When it comes to body horror, few directors can compare to David Cronenberg, a legend in his field who is adored by horror fans around the world. When people talk of the 80’s being that wonderful time when deliciously gory practical effects were just coming in to their own, Cronenberg didn’t just come along as part of that, he was one of the most prominent voices in the bloody push for more extreme cinema, with more than one of his films hitting the now-long-extinct “Video Nasties” list.

But it wasn’t until Cronenberg remade The Fly that he became something of a household name. His tortuous transformation of Jeff Goldblum into the gooey and gross “Brundlefly” sits atop of the list of some of the most disgusting movie moments that isn’t just for horror fans to talk about. The Fly is a household name.

It seems fitting then, that the new answer to body horror in cinema, Jen and Sylvia Soska – affectionately known as the twisted twins – should be the ones to remake one of David Cronenberg’s original films for a more modern audience.

Somewhat of a wallflower, Rose Miller (Laura Vandervoort – Jigsaw) has aspirations to be a world famous, world class designer. But seemingly destined to always play second fiddle to others because her looks aren’t up to the standards set by those at the top, the young woman is in desperate need of a twist of fate.

When Rose is in a horribly disfiguring traffic accident, she opts to have experimental stem cell surgery in a last ditch attempt to save her looks. Surgery that, as it happens, is more of a success than anyone could have imagined.

Rose now finds herself leading two lives. One where her surgery rewarded her with perfect beauty that is opening doors she never imagined being able to go through. And one where something inside her body is changing and those changes are trying to get out and feed. Whether she fights it, or embraces it, is what will eventually decide her fate.

There are no two better directors to bring this re-imagined classic to life. The Soska’s love and passion for body horror in all its forms means that they grew up fans not just of the original, but of the director that helped pave the way for the classic gore filled cinema that helped defined their style some three decades later. It’s that devotion and respect for David Cronenberg and his legacy that shines brightest in Rabid.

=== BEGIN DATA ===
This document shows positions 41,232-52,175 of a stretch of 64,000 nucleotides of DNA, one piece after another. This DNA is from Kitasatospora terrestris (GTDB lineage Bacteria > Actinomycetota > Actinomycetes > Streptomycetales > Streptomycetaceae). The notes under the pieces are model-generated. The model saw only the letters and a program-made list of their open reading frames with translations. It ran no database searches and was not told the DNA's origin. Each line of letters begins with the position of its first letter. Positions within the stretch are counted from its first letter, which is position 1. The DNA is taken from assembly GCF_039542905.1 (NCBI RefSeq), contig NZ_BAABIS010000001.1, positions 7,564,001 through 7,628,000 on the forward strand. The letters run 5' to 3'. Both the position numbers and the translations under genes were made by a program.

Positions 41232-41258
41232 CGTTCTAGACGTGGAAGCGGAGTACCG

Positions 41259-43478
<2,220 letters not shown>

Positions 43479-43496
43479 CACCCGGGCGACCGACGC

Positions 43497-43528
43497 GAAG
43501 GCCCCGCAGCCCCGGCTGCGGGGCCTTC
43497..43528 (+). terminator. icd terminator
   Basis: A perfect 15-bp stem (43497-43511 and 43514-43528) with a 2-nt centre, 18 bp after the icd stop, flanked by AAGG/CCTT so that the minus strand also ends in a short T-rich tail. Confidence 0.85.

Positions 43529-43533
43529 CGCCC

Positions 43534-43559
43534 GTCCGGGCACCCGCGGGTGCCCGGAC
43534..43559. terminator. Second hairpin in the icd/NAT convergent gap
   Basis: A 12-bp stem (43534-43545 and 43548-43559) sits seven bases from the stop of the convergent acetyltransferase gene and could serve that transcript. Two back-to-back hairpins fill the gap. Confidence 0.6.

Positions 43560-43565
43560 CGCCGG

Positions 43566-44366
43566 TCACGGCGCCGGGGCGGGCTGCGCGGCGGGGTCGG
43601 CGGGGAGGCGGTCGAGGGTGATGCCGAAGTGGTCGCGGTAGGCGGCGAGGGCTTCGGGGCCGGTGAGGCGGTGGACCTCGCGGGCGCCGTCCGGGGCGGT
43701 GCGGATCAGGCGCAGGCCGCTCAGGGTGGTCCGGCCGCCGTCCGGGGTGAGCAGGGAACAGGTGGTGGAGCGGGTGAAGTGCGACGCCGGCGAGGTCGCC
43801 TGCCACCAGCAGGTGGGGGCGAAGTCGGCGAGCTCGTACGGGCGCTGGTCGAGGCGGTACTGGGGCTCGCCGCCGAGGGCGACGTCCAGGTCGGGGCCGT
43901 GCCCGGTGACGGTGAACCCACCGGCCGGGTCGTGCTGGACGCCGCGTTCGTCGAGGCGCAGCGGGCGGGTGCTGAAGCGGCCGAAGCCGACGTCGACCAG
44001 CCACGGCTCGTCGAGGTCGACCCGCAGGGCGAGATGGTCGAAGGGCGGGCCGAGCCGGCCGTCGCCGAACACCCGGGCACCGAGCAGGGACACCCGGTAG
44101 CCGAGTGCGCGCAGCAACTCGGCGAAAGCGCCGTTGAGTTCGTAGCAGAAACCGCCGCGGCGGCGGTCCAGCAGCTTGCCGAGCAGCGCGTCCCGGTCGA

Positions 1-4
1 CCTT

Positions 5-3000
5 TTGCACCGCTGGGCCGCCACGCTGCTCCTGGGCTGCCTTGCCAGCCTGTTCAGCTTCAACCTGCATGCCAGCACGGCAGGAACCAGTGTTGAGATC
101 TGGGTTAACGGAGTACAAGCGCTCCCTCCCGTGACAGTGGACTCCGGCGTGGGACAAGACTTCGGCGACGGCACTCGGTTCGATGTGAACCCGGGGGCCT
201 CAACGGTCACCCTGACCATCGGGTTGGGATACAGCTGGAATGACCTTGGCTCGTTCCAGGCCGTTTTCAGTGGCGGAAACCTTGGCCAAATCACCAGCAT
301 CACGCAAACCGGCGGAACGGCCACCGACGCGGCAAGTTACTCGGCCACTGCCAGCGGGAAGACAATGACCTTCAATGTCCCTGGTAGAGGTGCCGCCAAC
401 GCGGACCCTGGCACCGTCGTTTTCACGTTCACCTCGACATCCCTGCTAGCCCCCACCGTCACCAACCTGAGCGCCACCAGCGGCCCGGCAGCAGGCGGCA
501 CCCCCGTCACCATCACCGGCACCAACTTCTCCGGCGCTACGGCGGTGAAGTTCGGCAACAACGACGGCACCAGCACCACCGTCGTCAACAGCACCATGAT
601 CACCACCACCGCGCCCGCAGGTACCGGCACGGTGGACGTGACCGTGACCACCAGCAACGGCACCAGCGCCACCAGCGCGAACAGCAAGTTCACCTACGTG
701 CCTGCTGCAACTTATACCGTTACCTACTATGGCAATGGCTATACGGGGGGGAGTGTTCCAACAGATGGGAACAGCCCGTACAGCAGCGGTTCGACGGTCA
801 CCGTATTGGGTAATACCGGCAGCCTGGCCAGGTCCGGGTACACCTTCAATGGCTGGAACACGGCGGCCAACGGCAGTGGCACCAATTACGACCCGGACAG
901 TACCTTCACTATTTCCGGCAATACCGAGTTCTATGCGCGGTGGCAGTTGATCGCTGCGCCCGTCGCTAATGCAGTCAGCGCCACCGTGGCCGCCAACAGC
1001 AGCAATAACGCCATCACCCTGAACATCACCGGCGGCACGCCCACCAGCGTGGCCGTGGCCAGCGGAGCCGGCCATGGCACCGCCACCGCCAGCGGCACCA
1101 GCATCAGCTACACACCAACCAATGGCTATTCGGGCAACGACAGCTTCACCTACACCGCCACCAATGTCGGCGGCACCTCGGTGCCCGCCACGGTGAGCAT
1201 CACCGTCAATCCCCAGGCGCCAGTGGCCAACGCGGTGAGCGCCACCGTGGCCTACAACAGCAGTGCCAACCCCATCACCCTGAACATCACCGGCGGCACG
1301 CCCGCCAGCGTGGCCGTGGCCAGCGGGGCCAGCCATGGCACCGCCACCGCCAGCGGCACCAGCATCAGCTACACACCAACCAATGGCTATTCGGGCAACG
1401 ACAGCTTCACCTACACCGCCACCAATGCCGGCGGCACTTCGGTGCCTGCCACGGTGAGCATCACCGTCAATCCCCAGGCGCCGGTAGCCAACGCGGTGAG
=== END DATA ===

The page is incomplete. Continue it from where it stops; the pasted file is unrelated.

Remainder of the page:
In 1977, Rabid was a scathing look at cosmetic surgery and the people that would willingly do anything to get it. To make themselves more desirable or to fix what was on the outside hoping to hide what was on the inside. Cronenberg took those sensibilities and shined a bright light on them – covers them in blood – for all to see. 42 years later, Jen and Sylvia Soska have shifted that lens from the male led fantasied we have gotten used to seeing, to a much more female fronted glance at the world we live in today. It’s a change that is desperately needed in today’s climate and one that these directors have embraced with every frame of their latest film.

 

 

Audiences will feel the anger seething in those behind the camera and those writing the script every time Rose’s employer – fashion designer Gunter (Mackenzie Gray – Man of Steel) – digs and prods at her for any slight little thing he can pick up on. The fury hits its highest notes when he catches a glimpse of Rose fresh from surgery and suddenly opens his world up for her. Because she has the perfect, societally expected, beauty he can now use, he has time for her. It is a purposely infuriating theme that runs though almost every post-surgery encounter Rose has. But it makes her gory, lethal retorts to these confrontations all the more satisfying to watch.